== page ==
Is there something that you have designed that you are most proud of?
I guess not most proud of out of everything I’ve ever done, but recently I did some designs for a retelling of The Golden Bird fairytale that turned out pretty neat. You can see them HERE

What projects have you worked on in the past and what are you working on at the moment (if you can tell us)?
Hoo boy! I’ve done a lot of stuff!! I’ve done short comics for the Ghost Book anthology, Purity anthology, Enough Space For Everyone Else anthology (this one still hasn’t launched!), The Other Side Anthology, and I have an upcoming piece in the Valor 2 Anthology! I’ve also done a few guest comics for Slipshine Studios (under a pen name). As for personal works, I have a whole bunch of short comics on, along with my longer, completed ones like Supermahou and The Well by the House on the Hill, and, of course, I have my ongoing webcomics, Peritale and Roji!
Right now, I’m also working on something pretty exciting I’ve wanted to try doing for a while. I’ve only just started though, but hopefully it’ll be finished by next year, and people will enjoy it as much as I enjoyed writing it!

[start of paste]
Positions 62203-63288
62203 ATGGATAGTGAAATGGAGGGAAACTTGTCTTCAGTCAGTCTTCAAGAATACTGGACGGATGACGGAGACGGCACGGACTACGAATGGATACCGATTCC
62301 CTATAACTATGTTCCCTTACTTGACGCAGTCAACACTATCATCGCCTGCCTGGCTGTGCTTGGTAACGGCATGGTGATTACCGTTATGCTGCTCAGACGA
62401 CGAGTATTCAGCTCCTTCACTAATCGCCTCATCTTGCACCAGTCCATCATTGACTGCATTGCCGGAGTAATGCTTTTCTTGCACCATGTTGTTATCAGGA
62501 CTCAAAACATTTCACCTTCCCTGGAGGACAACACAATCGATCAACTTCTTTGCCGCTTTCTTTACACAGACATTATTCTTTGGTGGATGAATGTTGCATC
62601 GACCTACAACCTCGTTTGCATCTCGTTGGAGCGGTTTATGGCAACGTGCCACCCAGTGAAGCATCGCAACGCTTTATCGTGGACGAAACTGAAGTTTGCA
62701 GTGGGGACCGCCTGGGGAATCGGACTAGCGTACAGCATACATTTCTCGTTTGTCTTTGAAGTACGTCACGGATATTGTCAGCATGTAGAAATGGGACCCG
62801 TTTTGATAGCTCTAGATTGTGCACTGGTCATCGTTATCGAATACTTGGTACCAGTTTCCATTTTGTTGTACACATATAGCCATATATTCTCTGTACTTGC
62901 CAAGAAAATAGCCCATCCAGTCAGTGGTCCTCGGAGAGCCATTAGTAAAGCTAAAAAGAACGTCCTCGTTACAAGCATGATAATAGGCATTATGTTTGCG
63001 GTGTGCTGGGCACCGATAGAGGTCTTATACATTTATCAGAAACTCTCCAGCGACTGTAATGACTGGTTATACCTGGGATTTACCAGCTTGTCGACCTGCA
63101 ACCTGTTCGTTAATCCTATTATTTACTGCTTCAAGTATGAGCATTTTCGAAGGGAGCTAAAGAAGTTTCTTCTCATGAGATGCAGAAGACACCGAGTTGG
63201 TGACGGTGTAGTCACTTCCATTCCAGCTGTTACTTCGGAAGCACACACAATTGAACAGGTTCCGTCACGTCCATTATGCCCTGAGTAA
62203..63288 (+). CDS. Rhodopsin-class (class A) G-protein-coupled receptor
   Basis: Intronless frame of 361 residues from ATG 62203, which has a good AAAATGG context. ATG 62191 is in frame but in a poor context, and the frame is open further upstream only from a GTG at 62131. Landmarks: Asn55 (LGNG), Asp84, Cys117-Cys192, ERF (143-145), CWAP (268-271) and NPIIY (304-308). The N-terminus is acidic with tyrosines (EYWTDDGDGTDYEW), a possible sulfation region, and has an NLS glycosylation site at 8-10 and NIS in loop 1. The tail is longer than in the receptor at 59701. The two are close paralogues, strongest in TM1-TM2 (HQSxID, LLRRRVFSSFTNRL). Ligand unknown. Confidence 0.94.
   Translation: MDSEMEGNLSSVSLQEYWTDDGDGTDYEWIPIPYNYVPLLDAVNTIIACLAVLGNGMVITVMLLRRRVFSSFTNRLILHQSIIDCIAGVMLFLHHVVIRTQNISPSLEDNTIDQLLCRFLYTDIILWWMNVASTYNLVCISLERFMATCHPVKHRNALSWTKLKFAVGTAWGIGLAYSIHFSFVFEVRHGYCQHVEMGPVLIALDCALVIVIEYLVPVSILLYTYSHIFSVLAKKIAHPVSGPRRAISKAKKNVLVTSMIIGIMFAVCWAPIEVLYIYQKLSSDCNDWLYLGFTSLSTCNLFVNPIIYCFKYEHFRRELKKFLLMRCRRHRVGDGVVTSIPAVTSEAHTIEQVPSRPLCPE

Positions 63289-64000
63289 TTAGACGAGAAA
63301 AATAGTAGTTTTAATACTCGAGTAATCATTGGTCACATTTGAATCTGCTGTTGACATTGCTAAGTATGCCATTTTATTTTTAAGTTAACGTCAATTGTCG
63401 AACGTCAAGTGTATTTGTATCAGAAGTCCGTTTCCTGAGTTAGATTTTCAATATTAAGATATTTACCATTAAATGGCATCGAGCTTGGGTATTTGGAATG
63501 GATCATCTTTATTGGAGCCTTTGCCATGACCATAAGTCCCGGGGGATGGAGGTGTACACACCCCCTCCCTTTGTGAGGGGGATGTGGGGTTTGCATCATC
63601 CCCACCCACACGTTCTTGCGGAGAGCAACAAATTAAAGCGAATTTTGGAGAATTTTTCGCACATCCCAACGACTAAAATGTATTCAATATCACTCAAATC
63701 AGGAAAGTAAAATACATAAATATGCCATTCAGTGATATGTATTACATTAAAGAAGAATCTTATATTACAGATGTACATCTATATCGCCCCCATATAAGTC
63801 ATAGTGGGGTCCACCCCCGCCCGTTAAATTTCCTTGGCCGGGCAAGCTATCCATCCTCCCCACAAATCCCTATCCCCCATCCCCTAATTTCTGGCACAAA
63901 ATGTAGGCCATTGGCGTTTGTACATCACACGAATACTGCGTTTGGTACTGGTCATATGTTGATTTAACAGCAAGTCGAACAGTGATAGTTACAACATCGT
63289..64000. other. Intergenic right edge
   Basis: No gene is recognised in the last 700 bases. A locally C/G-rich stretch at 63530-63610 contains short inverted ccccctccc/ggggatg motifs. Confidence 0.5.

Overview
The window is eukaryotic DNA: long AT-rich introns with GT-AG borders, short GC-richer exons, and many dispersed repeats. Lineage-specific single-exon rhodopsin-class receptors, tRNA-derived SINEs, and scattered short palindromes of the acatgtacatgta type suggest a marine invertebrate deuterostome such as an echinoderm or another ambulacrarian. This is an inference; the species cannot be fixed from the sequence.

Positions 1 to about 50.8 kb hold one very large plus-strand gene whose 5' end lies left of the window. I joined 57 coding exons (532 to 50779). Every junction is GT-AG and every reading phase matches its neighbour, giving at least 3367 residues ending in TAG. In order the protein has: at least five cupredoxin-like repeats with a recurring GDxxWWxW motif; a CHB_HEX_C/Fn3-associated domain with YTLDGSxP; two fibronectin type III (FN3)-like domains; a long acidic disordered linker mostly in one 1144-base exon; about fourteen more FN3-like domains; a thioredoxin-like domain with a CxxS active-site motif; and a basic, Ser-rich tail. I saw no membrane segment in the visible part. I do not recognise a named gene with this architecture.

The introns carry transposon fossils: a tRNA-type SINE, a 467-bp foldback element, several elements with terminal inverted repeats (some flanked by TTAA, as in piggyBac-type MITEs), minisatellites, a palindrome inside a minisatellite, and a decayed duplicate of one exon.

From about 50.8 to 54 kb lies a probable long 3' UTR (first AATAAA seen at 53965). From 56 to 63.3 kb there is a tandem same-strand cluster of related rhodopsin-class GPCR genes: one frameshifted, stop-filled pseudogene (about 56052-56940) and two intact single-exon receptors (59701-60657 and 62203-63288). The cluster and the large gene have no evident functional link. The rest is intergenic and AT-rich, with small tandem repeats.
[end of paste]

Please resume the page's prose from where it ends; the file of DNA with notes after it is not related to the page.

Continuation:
What is your longterm career goal and what would your dream project be?
I want to keep doing what I’m doing, hopefully to the point where I’d be able to make a living off it! I have a lot of fun drawing comics and telling stories! I think I’d be putting too much pressure on myself if I said I had only one Dream Project! I love all my stories, and I want to tell them all. The sooner I stop clinging to the idea of a “magnum opus”, the sooner I can start Just Do(ing) It. (But, secretly, I’ve always wanted to do character designs and art for a videogame)

What advise would you give to an artist who is dealing with an art-block? How do you boost your imagination and keep yourself creative?
I have art blocks all the time, but I don’t even notice nowadays, because a part version of myself who didn’t have art block gave me so much work to do. Really, it’s that easy. Start something when you’re unblocked, finish it when when you are, since there’s less creative work to do. When I’m art blocked I’ll usually do busywork, like lettering or inking.